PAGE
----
The mature among us will remember some of the early, great costume band designers: Neil Chan of Solo fame, whose displays were of rich colour and magnificent splendour, representing well known Guyanese heritage themes. This designer was famous for his thousand-strong troupe. Then there were Bernard Ramsey, and the indomitable Winfield James, whose graphic illustrations have set great standards, and will long be remembered for their invaluable contributions. James, though no longer designing costume bands, is still a contributor to, and participant in, the Calypso category. Of contemporary fame, also, is the late Prince Wills of Rayon’s House of Fashion, whose imaginative creations and themes won many prizes in the early 2000s.
For an event which was much criticized in its initial years for not being like the Trinidad Carnival, and which had its own teething issues, as would be expected of any new venture of such magnitude, MASHRAMANI has grown from strength to strength, and has gradually evolved into a truly Guyanese affair, reflecting the dynamics of the Guyanese experience. It is also no longer perceived as an occasion representative of any particular ethnic group or class, but, rather as a fanfare where all participate, regardless of cultural belonging.
Full Central Government participation and Corporate Sponsorship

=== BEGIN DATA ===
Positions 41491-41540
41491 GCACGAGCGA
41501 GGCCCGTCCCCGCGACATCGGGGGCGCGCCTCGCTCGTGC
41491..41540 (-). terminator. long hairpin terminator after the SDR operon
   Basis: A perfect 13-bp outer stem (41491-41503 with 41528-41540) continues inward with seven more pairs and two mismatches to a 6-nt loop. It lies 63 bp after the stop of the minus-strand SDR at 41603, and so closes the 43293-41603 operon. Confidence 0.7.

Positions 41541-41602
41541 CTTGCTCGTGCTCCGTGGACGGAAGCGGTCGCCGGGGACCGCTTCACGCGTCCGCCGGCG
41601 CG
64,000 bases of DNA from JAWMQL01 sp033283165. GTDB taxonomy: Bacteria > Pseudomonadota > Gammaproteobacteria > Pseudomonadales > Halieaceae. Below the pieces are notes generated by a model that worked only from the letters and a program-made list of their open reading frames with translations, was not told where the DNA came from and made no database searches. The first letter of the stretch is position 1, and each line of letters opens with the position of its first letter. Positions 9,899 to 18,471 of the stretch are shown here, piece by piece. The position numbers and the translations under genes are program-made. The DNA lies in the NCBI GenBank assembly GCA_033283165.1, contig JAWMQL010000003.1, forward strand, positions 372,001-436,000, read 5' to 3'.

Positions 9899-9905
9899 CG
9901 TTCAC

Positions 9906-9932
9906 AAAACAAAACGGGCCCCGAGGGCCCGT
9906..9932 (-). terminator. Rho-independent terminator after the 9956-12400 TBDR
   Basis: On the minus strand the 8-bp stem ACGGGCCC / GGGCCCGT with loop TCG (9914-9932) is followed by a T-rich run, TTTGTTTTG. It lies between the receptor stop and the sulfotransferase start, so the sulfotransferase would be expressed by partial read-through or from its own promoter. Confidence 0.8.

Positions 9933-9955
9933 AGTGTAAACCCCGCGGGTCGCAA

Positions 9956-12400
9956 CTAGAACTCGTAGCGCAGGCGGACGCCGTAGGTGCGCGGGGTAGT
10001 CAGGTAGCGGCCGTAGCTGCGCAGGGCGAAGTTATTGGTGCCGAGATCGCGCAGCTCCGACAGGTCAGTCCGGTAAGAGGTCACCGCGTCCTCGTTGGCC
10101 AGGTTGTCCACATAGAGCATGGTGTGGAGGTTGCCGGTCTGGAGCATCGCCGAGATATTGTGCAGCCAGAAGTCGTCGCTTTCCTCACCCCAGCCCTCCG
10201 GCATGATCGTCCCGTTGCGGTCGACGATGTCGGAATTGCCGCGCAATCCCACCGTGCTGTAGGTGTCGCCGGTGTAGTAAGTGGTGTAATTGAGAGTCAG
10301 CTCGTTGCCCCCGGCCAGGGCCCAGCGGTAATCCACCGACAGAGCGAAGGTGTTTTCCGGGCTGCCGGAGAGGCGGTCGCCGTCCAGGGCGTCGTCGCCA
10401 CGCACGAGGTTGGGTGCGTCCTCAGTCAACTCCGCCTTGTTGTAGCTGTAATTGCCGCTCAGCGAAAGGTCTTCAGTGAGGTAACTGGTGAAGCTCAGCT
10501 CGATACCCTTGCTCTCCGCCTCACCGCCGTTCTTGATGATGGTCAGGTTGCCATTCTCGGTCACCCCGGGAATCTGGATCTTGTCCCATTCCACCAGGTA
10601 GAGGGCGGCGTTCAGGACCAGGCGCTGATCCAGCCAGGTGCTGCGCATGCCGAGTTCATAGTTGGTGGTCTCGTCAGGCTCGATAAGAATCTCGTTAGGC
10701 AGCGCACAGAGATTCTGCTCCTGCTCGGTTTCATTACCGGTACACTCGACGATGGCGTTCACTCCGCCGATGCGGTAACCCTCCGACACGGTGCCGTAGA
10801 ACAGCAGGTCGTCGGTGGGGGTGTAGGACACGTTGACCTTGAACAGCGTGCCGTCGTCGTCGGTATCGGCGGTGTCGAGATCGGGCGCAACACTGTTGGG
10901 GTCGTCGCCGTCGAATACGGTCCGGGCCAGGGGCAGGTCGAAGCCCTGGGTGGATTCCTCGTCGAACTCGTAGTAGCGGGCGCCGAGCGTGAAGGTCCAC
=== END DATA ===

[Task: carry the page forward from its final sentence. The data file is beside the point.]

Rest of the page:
A particular aspect that has led to MASHRAMANI now being better organized more celebratory, and with much more ready participation than in its beginning years, is the full support from Central Government, that has been spearheading preparations through the establishment of a MASH Secretariat for the coordination of activities, as well as investing heavily in the various events. Also, corporate investment has had a huge impact on the success of Republic Day celebrations. The three largest corporate entities G T&T, DIGICEL, and THE BANKS CONGLOMERATE have been sponsoring very large costume bands, apart from other MASH pieces. This pivotal involvement has added great colour and excitement to the local MASHRAMANI celebrations.
Further, it is a national celebration that is representative of the historical themes of this country’s social existence as a people, depicted in the various costume and band creations. In fact, each year, more and more Guyanese of all races have been joining the individual costume bands. This fact is further supported by the staging of MASH activities in the counties, and in Linden, with each area turning out its own float band and parade.